Important reminder; Employee Retirement Income Security Act of 1974 (ERISA) (Pub.L. 93–406, 88 Stat. 829, enacted September 2, 1974, codified in part at 29 U.S.C. ch. 18) is a federal law that establishes minimum standards for pension plans in private industry and provides for extensive rules on the federal income tax effects of transactions associated with employee benefit plans. ERISA was enacted to protect the interests of employee benefit plan participants and their beneficiaries by:
- Requiring the disclosure of financial and other information concerning the plan to beneficiaries;
- Establishing standards of conduct for plan fiduciaries;
- Providing for appropriate remedies and access to the federal courts.
ERISA is sometimes used to refer to the full body of laws regulating employee benefit plans, which are found mainly in the Internal Revenue Code and ERISA itself.
Responsibility for the interpretation and enforcement of ERISA is divided among the Department of Labor, the Department of the Treasury (particularly the Internal Revenue Service), and the Pension Benefit Guaranty Corporation.
ERISA requires that plan participants get copies of summary plan descriptions, plan documents and annual reports when requested. ERISA Section 104(b)(4) provides that “the administrator shall, upon written request of any participant or beneficiary, furnish a copy of the latest updated summary, plan description, and the latest annual report, any terminal report, the bargaining agreement, trust agreement, contract or other instruments under which the plan is established or operated.” There is even an enforcement provision that subjects the administrator to penalties if they fail to provide requested documentation. ERISA Section 502(c)(1) establishes that an administrator who fails to respond to a participant’s request for certain plan materials within 30 days could be subject to penalties of up to $110 per day for each day past the 30-day response time if the documents are not provided.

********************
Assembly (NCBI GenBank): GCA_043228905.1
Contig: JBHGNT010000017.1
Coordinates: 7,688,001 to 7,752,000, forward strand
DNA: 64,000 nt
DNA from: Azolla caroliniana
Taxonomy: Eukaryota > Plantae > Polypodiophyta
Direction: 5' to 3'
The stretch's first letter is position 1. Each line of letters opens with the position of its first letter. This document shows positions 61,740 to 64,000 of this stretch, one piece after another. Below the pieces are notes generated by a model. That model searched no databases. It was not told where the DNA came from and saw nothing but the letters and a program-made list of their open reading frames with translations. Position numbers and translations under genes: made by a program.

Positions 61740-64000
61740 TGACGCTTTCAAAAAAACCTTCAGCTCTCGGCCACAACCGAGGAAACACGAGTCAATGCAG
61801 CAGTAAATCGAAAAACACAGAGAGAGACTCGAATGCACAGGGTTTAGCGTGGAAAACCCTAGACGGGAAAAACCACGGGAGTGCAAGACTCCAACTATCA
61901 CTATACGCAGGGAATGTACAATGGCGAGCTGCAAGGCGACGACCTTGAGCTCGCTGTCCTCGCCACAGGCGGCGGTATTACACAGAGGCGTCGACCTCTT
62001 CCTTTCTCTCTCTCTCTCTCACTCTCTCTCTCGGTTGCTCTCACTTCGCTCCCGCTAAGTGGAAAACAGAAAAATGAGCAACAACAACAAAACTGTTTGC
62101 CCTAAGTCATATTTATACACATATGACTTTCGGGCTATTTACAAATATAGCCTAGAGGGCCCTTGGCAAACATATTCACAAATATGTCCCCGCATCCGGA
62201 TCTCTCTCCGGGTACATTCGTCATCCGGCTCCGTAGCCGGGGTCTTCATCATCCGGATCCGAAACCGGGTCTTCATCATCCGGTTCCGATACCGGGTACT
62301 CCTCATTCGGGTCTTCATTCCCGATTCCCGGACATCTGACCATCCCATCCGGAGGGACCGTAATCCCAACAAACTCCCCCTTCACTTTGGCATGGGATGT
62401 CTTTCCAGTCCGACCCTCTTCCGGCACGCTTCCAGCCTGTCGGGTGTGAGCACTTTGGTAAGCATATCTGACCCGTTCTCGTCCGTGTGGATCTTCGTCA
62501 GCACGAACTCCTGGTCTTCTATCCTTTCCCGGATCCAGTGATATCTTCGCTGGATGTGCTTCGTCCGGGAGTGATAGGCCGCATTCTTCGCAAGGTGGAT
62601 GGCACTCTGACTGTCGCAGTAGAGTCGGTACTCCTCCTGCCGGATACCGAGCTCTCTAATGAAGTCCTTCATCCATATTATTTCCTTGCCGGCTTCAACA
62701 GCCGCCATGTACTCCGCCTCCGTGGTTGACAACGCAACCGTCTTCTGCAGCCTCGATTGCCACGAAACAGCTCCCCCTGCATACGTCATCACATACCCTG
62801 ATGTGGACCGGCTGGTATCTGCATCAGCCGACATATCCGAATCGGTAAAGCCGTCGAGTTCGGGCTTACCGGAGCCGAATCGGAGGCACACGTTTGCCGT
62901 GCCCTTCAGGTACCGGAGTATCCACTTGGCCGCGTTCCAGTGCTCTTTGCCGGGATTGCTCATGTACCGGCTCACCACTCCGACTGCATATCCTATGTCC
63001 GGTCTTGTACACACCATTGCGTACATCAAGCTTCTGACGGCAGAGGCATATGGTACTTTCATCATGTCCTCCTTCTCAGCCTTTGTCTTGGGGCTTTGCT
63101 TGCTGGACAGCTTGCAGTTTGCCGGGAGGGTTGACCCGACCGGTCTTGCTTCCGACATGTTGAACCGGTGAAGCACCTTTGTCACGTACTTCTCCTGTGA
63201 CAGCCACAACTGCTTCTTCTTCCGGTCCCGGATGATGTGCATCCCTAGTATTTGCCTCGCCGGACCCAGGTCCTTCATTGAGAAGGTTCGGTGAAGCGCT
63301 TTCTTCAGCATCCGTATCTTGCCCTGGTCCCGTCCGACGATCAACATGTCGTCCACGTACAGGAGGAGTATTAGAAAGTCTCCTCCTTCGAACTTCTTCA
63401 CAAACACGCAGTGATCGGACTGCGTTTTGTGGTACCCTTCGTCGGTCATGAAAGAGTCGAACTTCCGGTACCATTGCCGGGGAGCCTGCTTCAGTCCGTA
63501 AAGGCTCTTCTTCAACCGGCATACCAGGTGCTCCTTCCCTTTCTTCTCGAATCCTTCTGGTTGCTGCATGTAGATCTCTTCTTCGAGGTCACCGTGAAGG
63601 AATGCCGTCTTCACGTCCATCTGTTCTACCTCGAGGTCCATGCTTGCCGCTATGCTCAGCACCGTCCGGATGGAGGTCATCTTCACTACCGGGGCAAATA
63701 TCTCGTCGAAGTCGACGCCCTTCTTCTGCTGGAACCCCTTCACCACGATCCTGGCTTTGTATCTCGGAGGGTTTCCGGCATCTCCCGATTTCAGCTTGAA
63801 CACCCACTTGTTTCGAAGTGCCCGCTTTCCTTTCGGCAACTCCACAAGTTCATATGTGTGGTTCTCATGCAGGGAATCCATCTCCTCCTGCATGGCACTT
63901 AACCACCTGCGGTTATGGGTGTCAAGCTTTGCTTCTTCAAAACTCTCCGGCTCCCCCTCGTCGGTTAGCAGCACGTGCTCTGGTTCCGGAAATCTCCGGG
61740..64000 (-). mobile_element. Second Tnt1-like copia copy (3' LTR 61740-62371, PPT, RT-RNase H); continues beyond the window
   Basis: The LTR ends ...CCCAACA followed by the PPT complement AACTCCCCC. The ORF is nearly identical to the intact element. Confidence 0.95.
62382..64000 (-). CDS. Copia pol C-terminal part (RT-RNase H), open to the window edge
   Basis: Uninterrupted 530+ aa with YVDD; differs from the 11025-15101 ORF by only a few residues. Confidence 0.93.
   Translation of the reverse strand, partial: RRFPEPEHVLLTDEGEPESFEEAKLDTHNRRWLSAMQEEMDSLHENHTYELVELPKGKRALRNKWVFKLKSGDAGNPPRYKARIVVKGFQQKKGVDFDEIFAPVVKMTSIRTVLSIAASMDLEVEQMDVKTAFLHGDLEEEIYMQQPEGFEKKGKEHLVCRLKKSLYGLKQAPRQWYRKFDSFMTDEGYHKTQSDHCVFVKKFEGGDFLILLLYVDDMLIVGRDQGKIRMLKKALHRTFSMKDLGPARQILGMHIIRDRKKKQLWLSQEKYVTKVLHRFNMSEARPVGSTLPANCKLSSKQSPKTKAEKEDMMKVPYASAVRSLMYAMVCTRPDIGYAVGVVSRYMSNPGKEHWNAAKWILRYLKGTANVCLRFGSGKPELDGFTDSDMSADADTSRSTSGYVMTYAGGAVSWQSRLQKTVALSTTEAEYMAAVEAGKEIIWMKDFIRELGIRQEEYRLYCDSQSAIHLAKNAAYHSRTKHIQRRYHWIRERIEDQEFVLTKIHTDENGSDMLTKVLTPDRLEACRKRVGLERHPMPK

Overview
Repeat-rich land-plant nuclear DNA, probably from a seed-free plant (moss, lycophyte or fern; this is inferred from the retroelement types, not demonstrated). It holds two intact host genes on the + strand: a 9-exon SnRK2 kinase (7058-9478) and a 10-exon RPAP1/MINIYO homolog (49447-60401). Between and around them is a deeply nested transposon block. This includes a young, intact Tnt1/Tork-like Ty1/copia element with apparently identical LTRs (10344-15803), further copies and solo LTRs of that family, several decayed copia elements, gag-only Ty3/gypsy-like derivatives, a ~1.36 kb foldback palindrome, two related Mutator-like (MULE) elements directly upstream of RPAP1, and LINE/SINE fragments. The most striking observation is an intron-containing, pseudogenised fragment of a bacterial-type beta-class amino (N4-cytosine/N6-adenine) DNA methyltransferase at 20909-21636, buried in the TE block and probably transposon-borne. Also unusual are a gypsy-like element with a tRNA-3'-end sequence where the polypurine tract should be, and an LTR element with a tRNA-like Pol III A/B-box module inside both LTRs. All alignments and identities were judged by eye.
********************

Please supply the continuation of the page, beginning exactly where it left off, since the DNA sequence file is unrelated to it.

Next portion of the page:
For administrators, this obligation can even apply if the participant is not specific in their request for documentation. Such was the case in Cultrona v. Nationwide Life Insurance Company, a recent event out of the Sixth Circuit Court of Appeals. Cultrona filed suit against Nationwide Life Insurance Company after an accidental death claim for her late husband was denied. During the appeal process, her counsel wrote a letter to the plan administrator requesting “all documents comprising the administrative record and/or supporting Nationwide’s decision.” Oddly, the administrator did not provide a copy of the actual accidental death policy for almost seven months.
The district court awarded $8,910 in statutory penalties to Cultrona because of the delay ($55 a day) and the administrator appealed. The administrator argued that the penalty was not warranted because she did not specifically request the document. It claimed that “clear-notice” should be applied, requiring participants to provide clear notice to the plan administrator of the information or documentation they desired. While the court agreed with the administrator that “clear-notice” was the standard to apply, it found that the administrator should have known from the request that they were being asked for a copy of the policy. Since it was clear that the policy would have to have been part of the review, it was clear it was being requested. From there, the court upheld the penalties.
For plan administrators, clear notice can be a tricky standard to try to sort out. Plan administrators should consider that ERISA clearly favors the production of documents when requested and recognize that a poorly worded request could still be enough of a request to warrant penalties. A simple solution is for administrators to avoid being accused of hiding plan documents. When responding to a request, give them what they ask for, and maybe even more (like what is required under 104(b)(4)). And if you have questions about how to respond to a request for documentation, ask for guidance from your professionals. That’s what we are here for.
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